Last week I had the pleasure of connecting with Mary Pender Greene, one of the most pivotal agents of anti-racism work in NYC and another founding member of the Anti-Racist Alliance.  Mary is also an accomplished psychotherapist, relationship expert, executive coach and professional speaker.  As you might imagine, she has the potential to be one intimidating woman.  Luckily enough for me, she is also supportive, informative, gracious and kind.

Mary has 25 years of expertise in her multi-faceted field, during which she has accomplished amazing feats in the battle against racism, including working with others to found the Anti-Racist Alliance of NYC, and (according to her website) co-editing “Racism and Racial Identity: Reflections on Urban Practice in Mental Health and Social Services” and “Beyond Diversity and Multiculturalism: Towards the Development of AntiRacist Institutions and Leaders.” Mary also worked for the Jewish Board of Family and Children’s Services, where she served as an Assistant Executive Director, and helped to found the organizations initiative to end institutional racism, Confronting Organizational Racism or COR.

Mary gave me some great news about the work she is doing.  Right now, Mary is teaching a course called Anti-Racism for Social Workers, a 3-credit class hosted at Stony Brook for its 2nd year, and starting in January she will be teaching it at NYU!  For more information about the course, please see this detailed course information.

Mary also started some awesome connections for me with other activists she is working with through the Anti-Racist Alliance.  Mary is a facilitator of the Antiracist Discussion for Human Service Educators, Practitioners, Executives and Managers team, and encouraged me to find out about the following projects:

– the ARA Media Team

-a National Association of Social Workers think tank re: impacting social work education

-getting Anti-Racist Education further into educational institutions in NYC

Voices from the Field, a book project of stories about race from people in school social work settings

I will, going forward, speak with the various contacts Mary provided me with to learn more about the above work, starting with Dr. Alan Siskind (blog post to follow).

When I asked Mary what she considers to be the current accomplishments of her organizing groups, she said with gumption that it is a great success in her eyes that they are meeting regularly and all working hard to change things within their own organizations.  I think this is a powerful statement about real change–that is has to start within.  It comes from commitment to the cause and willingness to reflect that commitment through showing up, and living authentically in your own life and work.  I am really excited to have had this chance to talk with her, and to hear that her team is successfully meeting and taking steps toward transforming human services to an anti-racist approach.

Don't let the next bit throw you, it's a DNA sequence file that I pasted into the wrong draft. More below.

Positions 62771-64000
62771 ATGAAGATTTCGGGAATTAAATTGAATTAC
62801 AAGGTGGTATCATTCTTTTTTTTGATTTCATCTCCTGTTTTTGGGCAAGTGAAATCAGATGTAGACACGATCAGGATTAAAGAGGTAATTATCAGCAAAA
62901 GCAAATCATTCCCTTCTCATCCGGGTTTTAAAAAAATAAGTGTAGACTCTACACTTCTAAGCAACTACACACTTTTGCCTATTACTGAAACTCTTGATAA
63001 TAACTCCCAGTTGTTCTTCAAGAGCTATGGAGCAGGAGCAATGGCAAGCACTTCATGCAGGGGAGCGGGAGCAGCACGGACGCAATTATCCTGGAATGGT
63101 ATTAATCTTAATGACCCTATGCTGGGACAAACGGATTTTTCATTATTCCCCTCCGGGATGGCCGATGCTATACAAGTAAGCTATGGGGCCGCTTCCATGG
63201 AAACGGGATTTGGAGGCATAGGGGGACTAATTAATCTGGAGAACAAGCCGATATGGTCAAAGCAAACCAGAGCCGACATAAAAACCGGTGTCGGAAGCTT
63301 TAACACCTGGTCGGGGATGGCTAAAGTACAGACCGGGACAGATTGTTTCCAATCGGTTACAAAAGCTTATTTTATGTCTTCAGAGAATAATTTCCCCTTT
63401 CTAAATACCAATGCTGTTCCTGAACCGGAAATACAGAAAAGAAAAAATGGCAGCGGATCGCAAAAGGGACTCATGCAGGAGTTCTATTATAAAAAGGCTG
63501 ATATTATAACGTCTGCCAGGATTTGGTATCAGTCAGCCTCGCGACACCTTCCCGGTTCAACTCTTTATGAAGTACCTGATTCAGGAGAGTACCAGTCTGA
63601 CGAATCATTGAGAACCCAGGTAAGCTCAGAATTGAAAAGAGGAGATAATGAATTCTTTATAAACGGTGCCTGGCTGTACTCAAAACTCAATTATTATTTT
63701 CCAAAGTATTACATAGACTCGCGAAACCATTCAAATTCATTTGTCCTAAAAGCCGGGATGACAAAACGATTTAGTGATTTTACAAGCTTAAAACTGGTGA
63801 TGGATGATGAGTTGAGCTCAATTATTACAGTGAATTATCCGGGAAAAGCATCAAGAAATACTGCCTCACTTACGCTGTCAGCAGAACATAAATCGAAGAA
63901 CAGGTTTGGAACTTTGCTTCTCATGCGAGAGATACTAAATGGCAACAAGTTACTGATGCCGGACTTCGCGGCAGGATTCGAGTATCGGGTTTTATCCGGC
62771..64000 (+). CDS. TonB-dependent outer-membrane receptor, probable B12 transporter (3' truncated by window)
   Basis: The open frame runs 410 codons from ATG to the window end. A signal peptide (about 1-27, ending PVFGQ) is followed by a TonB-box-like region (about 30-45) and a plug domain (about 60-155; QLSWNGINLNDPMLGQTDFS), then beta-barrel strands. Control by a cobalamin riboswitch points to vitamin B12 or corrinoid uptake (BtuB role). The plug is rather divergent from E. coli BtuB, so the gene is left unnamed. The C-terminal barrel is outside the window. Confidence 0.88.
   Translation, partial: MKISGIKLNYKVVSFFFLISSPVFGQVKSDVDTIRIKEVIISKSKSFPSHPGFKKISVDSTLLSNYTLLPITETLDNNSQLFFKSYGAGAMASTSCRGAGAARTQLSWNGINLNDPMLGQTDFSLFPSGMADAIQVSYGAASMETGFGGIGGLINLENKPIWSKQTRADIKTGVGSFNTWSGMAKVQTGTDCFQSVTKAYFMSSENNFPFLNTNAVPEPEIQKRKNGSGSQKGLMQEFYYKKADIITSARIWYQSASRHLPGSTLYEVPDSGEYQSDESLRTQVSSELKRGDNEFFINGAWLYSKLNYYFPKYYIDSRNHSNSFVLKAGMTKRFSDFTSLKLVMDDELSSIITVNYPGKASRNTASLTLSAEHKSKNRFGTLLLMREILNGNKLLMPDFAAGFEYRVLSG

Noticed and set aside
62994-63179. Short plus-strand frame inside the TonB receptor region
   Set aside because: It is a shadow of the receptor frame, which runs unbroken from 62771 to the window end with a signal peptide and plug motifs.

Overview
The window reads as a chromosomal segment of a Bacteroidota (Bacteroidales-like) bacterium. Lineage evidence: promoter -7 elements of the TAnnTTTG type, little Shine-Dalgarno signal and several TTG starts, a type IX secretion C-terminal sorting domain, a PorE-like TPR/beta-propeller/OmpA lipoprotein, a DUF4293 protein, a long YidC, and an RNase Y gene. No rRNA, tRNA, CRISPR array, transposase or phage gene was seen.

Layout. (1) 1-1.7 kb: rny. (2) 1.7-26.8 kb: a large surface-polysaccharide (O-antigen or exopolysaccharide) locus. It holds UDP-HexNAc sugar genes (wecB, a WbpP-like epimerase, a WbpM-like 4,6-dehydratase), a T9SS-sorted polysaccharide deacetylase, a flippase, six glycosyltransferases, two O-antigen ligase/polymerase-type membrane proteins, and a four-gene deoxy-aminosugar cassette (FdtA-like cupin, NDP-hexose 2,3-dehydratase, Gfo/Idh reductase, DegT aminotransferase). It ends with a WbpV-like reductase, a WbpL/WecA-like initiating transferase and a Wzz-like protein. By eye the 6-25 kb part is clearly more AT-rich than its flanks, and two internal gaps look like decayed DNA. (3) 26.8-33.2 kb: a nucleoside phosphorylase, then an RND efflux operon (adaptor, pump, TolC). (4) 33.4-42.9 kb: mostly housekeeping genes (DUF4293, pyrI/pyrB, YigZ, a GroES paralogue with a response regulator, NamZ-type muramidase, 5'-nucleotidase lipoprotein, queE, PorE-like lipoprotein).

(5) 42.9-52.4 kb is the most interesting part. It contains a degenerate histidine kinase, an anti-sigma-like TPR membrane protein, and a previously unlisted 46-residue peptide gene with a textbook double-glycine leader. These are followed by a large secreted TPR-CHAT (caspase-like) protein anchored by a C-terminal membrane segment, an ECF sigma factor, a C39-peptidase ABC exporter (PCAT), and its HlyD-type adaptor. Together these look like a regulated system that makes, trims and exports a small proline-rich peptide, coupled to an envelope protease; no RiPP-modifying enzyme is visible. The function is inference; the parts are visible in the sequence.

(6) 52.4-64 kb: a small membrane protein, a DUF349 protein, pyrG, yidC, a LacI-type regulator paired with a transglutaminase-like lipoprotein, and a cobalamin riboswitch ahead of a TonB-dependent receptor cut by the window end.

Image Thanks for your awesome work, Mary!

For information on how to get involved with the Antiracist Discussion for Human Service Educators, Practitioners, Executives and Managers team, or to attend a meeting:

When: 1st Monday of each month
Time: 12 Noon to 2PM Bring your lunch!
Where: Jewish Board of Family and Children Service
135 West 50th Street Between 5th and 6th
6th floor
RSVP needed to place name on list for security
If you are not able to RSVP call 212-582-9100 and press “0” for operator and receptionist will give approval to come up.
Facilitators: Alan Siskind, Bob Schachter, Michael Stoller, Mary Pender Greene
CONTACT: Mary Pender Greene 212-245-2510 or
Consultant: David Billings, CORE Trainer PISAB,

Anti-Racist Alliance NYC Area

Anti-Racist Alliance NYC Area

Hey all.  I’m Devon, and I am interning for the Anti-Racist Alliance of the NYC Greater Metro Area.  It is a beautiful day here in NYC, mild and hazy so no squinting as I try to find my various stops this afternoon.  I hear it is going to rain eventually- maybe I’ll get a little shower to wake me up before classes this evening?

Sandy Bernabei (a co-creator of the ARA NYGMA) and I met this afternoon to discuss my current tasks for the movement.  Amongst other things, I am working on organizing a newsletter for the area, in hopes to help connect activists and organizers here to each other.  Sandy is verrrry excited!  She brought up a really creative idea- why not blog as I go–put up all the latest news I can uncover as I uncover it! This way, all you stellar social changers can get right to work with each other!

In the following weeks, months, or however long it takes me to put out the finished blog, I will be providing updates on what’s up within the organizing groups and individuals.

I invite anyone reading this blog to post support for all the awesome stuff happening in the world of anti-racist organizing here in the NYC area.  I would also LOVE LOVE LOVE to see individuals sharing their own work and personal stories that we might not know about–and kudos for getting things started on your own!

Alright folks, enjoy reading about the many anti-racist activities going on ’round here, and thank you all for being such positive change makers and gate keepers!

❤ Devon